Impressive as the chapter on Richardson is, I found the treatment of George Eliot in chapter three ("George Eliot and the Production of Consumers") equally compelling. Focusing on Eliot's dealings with her fan and anthologizer, Alexander Main, Price contends that, just as anthologies shaped the development of the novel as a whole, so "Main's anthologies indirectly shaped the way Eliot's work was perceived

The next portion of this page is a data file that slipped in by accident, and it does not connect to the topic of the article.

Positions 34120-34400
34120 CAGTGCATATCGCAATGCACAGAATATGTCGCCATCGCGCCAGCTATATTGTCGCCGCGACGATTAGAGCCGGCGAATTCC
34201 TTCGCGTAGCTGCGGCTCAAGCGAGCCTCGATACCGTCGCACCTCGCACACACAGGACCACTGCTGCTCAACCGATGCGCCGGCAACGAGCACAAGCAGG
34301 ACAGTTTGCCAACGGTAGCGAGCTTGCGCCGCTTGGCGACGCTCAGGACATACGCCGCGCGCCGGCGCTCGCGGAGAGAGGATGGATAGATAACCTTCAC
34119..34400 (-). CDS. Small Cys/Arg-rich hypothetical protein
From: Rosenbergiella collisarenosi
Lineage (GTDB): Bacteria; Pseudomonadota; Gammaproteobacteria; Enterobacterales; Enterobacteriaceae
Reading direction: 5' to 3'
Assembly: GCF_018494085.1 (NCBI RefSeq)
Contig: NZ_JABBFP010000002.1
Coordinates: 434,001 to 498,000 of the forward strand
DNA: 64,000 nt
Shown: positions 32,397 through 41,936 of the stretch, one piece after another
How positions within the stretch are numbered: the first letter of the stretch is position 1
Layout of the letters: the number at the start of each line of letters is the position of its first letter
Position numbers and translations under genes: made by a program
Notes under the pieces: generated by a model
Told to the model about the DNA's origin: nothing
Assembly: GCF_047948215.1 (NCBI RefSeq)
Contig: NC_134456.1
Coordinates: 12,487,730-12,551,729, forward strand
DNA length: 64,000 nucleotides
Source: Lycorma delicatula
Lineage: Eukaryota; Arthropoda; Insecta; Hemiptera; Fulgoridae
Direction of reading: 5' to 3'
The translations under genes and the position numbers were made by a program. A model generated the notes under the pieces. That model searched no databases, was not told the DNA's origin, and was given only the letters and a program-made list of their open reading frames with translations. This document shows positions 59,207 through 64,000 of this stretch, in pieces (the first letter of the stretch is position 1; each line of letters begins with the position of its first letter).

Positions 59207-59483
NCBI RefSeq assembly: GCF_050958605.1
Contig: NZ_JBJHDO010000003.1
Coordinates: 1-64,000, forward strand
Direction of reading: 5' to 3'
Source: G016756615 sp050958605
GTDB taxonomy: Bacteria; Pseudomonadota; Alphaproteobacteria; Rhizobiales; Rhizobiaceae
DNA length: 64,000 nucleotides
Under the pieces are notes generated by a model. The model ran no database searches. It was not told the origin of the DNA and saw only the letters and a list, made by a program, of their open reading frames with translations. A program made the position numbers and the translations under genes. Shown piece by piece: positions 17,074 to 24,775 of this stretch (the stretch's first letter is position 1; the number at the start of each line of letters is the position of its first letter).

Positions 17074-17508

[and] redefined the genre of Eliot's oeuvre and the gender of its author, in contradictory ways: they canonized Eliot's novels by packaging her as a poet, and bracketed her with male predecessors by marketing her to women" (106). Price then makes a bold leap at mid-chapter, connecting Main to the many impostors who had plagued Eliot's early career successes either by claiming her work as their own or by passing off their own sequels and prequels as by her. In many ways, the rhetorical move resembles the first chapter's shift from abridgments of Richardson to Richardson's own anxieties over the status and authority of the epistolary editor-compiler. Even if one cannot finally believe the anthologizer and forger share the same cultural status, one still finds the analysis of each to be compelling, inventive, and fresh.